As far as the local wearable market goes, Jawbone has a fairly small share at the moment. The American manufacturer is looking to change all that with the release of its newly designed UP24, a 24 hour activity tracker designed to offer wearers a greater level of detail and information.
The wearable market itself has seen a litany of fitness bands being released, with no real end in sight, so how does the Jawbone UP24 rank in the ever increasing pile of offerings currently available?
For one, the UP24 has a truly unique design aesthetic, compared to those of the Garmin Vivofit (review) and Fitbit Flex, and it’s easily its most defining feature. This is down to the lack of any conventional fastening mechanism to secure the UP24 to one's wrist, instead favouring wrap around band that one is made to simply slip on fairly easily. This method of securing the band to one's wrist is on par with other methods, and offers no greater level of security or peace of mind while using it, but perhaps more importantly does not lessen this aspect either.
While using the UP24 when running, skipping and playing squash, it remained perfectly in place and causes no need for concern, nor did it impede our movement in any way. The one area however that should be considered before purchasing is its fit, as the review unit we received was slightly smaller than expected and caused some unwelcome irritation after a full day's use.
In order to give potential wearers a better idea of the UP24's fit, Jawbone has integrated a pretty handy sizing tool into its packaging, which allows one to make sure to get the right fit. This is particularly important as, the UP24 cannot be adjusted like other fitness bands. The UP24 is available in three size options, the small version is designed for users with wrists measuring between 140 mm to 152 mm, the medium is intended for 152 mm to 178 mm wrists and the large size caters for 178 mm to 203 mm.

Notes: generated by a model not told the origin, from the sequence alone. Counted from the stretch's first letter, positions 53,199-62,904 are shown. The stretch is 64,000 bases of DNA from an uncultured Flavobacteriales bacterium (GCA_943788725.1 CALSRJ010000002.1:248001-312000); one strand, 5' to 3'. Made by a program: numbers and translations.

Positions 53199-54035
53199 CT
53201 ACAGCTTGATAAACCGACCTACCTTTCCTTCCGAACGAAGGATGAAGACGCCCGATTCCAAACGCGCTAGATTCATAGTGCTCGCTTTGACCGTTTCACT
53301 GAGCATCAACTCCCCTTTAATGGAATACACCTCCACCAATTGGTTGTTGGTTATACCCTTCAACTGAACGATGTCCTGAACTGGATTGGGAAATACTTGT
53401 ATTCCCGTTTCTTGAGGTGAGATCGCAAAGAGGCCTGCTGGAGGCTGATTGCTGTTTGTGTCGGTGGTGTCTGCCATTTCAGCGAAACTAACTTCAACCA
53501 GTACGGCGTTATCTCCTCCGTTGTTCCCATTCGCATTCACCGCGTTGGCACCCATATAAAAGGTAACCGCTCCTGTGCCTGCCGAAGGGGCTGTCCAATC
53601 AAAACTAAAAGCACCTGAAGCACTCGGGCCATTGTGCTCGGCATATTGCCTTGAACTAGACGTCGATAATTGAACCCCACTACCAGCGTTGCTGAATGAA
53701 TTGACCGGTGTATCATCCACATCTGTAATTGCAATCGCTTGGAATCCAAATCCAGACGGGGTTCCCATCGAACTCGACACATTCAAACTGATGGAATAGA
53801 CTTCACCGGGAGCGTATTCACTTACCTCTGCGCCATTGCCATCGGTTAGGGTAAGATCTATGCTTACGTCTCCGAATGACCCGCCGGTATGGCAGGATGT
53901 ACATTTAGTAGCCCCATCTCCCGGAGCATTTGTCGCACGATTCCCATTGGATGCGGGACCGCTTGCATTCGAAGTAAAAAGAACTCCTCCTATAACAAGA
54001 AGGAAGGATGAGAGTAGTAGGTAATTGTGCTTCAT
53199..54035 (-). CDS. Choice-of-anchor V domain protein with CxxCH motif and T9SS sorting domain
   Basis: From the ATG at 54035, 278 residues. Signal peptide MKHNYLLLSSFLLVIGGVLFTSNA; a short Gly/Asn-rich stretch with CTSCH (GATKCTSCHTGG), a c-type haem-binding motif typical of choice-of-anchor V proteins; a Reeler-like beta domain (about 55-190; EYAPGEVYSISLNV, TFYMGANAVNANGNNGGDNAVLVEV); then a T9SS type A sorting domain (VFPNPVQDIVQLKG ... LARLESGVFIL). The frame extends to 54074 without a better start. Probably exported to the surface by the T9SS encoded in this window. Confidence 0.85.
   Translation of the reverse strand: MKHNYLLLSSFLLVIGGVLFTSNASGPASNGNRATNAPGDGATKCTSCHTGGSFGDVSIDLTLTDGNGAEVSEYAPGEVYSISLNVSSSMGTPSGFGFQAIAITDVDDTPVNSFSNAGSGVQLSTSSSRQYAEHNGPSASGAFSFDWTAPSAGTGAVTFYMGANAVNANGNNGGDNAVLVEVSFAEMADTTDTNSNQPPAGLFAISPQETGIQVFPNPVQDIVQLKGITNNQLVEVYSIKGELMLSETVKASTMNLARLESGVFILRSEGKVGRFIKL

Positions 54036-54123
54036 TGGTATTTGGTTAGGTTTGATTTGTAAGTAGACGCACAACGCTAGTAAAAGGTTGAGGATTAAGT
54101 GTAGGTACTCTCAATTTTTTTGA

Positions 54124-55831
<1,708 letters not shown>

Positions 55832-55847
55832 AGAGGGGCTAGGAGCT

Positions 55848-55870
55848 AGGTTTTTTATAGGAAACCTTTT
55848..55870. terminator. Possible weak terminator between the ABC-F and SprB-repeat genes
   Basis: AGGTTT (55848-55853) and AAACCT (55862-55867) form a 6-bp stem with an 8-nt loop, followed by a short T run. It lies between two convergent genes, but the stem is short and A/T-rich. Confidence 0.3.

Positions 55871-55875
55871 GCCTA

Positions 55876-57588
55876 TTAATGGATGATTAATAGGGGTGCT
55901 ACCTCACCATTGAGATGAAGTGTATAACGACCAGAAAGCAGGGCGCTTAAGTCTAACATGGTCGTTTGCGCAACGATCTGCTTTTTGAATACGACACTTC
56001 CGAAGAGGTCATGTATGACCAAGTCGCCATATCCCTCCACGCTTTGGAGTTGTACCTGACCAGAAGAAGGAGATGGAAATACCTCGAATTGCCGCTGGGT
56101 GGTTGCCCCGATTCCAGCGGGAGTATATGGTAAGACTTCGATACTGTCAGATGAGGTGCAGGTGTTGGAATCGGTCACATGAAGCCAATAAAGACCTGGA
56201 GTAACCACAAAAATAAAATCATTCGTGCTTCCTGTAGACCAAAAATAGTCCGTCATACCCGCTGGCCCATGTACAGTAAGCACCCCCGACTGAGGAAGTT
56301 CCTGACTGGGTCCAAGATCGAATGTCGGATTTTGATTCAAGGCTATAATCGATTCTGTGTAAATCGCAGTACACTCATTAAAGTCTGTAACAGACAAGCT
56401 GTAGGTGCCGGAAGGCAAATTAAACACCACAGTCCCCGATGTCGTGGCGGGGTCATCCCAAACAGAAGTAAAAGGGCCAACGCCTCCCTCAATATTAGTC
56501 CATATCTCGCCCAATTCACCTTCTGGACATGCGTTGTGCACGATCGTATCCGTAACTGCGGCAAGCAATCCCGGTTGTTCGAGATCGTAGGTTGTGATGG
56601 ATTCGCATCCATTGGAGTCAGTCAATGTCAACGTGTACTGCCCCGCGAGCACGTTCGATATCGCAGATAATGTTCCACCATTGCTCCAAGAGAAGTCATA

Jawbone has also incorporated ridges to the UP24's hypoallergenic TPU rubber exterior, which adds a nice flourish to its overall design, especially so in brighter colour options such as Lemon Lime or Persimmon (red).
Sync and Get Going
Setting up the UP24 could not be easier, and centres around a fantastically designed UP app from Jawbone. It is however important to note that this application is only available for iOS and Android devices, with BlackBerry and Windows Phone carriers left in the lurch. Jawbone is apparently looking for a solid developer to assist in porting the UP app to the Windows Phone space.
Once the app is downloaded, users must set up a profile with Jawbone, which takes down all important biological information including height, weight and current level of fitness. Syncing is facilitated via Bluetooth 4.0, which means users with older devices might not be able to connect their UP24's, so careful attention to your own phone's specs must be paid before purchasing this fitness band. The UP24 is listed as compatible with the iPhone 4s (review) are higher, as well as Android 4.3 (Jellybean) and above devices. To find out if your device is compatible, click here.
It cannot be overstated just how important the UP app is to the performance of the UP24, since this fitness band does not feature a visual interface to provide the wearer with important information. This is where the app comes in, offering a quickly accessible reference for information like percentage of daily goals reached, total steps taken and calories burned throughout the day. The app has a screen showing the peaks and valleys of activity throughout the day, offering wearers a better idea of their most productive parts, as well as areas they need to improve in.